“The accountant will say you’ve got to raise your price up and I say, well, easy to say, but I go to $48 a foot and my competition is $43 to $45, well I’m not going to get any work. I understand the point and that’s the way it should be. But that’s not day-to-day life. That’s not reality.”

However, the ongoing financial nuts and bolts of running a water well business can pale when stacked against a rig catastrophe.

As Henry says: “Success is not just all a bed of roses.”

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The early days.


 

Early in the business, he had a rig flip over on a site, and has since endured the mechanical losses over the years that ever driller faces. But the real kicker came in 2007. His friend, newly convinced of the good of seatbelts, was driving in Henry’s rig down the 400, a major highway, to do a job for the city of Barrie. Near Innisfil, in the wintry chill of the snow belt, a tire blew and the rig flipped on its side, skidding across three lanes before hitting a guard rail, which proved to be the only thing between the rig’s driver and a trip down a steep bank. Henry had everything running on the truck because it was cold, and while luckily the driver escaped without serious injuries, the rig was a disaster. It was sent to Montreal, where it was stripped down and all new components were added, a job that took six months, effectively shutting down the drilling side of his business for half a year.

“We were hanging on with the pump and water treatment carrying the load and we went into personal finances to keep it going,” says Henry.

They had two months on their insurance available to rent a replacement, which ended up being a very old machine. “It was hellish in retrospect . . . . You climb back from this stuff. Being in business has its trials and tribulations. That was a major setback just when we were starting to see some real success.”

When Henry first received a call from his friend about the accident, Henry hung up thinking it was a joke, since his friend was a joke-around type of guy. It was a surreal moment for Henry, riding the shoulder of the clogged-up highway and explaining to the cops he needed to get through because it was his rig splayed across the concrete.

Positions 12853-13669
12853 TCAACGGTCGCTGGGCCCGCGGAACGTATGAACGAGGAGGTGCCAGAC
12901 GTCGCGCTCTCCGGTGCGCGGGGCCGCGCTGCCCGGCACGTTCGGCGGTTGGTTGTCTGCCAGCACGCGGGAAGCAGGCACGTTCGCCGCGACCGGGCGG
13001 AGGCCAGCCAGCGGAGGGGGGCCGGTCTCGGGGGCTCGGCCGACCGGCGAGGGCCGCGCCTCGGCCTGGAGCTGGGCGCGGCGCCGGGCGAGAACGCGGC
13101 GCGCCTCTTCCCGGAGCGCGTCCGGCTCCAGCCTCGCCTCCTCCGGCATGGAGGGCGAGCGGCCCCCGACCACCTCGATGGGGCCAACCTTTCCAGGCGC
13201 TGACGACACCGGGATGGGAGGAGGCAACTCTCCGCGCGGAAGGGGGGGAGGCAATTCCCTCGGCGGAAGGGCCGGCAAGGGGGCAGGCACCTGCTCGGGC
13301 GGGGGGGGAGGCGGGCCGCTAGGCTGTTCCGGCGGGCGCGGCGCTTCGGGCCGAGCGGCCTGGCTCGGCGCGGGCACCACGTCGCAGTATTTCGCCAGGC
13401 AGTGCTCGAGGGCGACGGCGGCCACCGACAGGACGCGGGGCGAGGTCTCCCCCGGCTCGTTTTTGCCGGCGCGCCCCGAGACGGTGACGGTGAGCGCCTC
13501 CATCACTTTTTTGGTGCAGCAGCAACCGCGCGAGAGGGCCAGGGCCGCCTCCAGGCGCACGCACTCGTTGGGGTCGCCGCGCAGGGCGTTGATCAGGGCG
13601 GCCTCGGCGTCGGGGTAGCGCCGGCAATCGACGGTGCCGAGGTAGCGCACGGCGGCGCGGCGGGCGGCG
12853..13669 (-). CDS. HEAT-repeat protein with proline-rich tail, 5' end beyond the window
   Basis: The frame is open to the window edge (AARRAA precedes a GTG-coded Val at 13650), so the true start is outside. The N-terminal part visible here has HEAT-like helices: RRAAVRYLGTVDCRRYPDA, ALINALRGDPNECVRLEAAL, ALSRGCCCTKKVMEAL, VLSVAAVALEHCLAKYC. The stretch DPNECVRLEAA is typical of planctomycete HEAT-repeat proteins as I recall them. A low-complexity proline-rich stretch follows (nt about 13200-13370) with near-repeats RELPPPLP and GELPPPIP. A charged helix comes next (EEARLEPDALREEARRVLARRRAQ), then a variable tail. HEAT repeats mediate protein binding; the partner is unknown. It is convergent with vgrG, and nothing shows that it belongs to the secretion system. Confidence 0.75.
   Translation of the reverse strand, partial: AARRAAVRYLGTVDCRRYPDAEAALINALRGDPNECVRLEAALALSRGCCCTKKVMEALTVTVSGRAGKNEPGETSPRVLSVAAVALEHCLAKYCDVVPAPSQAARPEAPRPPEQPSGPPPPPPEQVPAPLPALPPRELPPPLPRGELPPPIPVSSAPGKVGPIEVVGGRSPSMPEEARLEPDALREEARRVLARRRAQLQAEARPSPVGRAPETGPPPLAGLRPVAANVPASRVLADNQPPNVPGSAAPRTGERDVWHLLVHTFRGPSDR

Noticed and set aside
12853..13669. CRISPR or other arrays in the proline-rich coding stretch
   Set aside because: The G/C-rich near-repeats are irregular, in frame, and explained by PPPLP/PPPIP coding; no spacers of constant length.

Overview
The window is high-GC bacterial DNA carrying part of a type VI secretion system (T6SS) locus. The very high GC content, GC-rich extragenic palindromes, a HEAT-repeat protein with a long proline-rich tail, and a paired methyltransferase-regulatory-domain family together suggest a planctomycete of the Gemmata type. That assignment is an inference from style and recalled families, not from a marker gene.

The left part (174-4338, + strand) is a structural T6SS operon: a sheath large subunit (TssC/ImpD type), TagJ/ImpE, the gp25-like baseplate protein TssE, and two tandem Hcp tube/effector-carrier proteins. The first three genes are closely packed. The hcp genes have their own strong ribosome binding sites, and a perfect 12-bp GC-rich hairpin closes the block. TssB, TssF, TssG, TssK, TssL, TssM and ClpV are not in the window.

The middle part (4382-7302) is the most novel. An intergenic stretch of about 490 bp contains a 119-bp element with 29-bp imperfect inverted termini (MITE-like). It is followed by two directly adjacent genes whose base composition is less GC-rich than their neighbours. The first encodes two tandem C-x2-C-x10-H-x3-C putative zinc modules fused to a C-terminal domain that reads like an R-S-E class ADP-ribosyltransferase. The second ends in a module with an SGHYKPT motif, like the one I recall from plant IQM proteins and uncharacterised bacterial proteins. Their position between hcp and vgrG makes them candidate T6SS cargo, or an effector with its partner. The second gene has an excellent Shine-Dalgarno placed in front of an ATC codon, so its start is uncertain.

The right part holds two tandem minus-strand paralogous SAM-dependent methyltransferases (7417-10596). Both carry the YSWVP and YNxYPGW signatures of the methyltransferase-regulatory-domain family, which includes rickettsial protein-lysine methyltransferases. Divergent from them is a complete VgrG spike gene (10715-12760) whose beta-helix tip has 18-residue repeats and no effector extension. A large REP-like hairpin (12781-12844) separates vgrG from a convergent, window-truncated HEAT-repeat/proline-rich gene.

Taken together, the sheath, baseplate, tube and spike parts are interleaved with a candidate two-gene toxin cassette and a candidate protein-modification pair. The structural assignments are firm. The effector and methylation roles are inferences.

Thankfully, a well driller’s life sure can have its share of humour too. One customer called to report that they didn’t have any water because they didn’t have any hot water, a call still tops in Kathy’s mind. Henry recalls the Saturday service calls that have happened more than once where he’s been able to determine over the phone that someone’s kids playing hockey in their basement have accidentally turned off the water switch (an event that’s happened to the Hanlons too). Beyond problem solving, drillers encounter just how little people sometimes know about the water beneath their feet. There needs to be awareness that there isn’t water everywhere and it needs to be protected, he says. Henry has encountered wealthy homeowners in the nearby cities of Burlington and Oakville, where there isn’t a lot of water, who build monster homes and then say, “I got no water, why can’t you find any water?” People are under the misconception that there’s water everywhere, says Henry.

The Hanlons make an effort to do their part for water education. They host seminars for real estate agents and Henry brings his equipment to high schools for career days to do a demonstration and lesson about water. Henry says getting a live body when someone calls the business and walking customers through the different steps of the work being done is another reason for their success. Through these efforts, he has found that water treatment is an area of potential growth for his company that needs to be developed more to meet the clear demand.

The Hanlons have a busy hockey season ahead, hustling most days and weekends between games, tournaments and practices for their teams, with Henry as coach and Kathy as trainer. It’s a full life that blessed them with abundance and their fair share of challenges.
But, as Henry says: “We’re Irish, we stay in the ring and keep swinging.”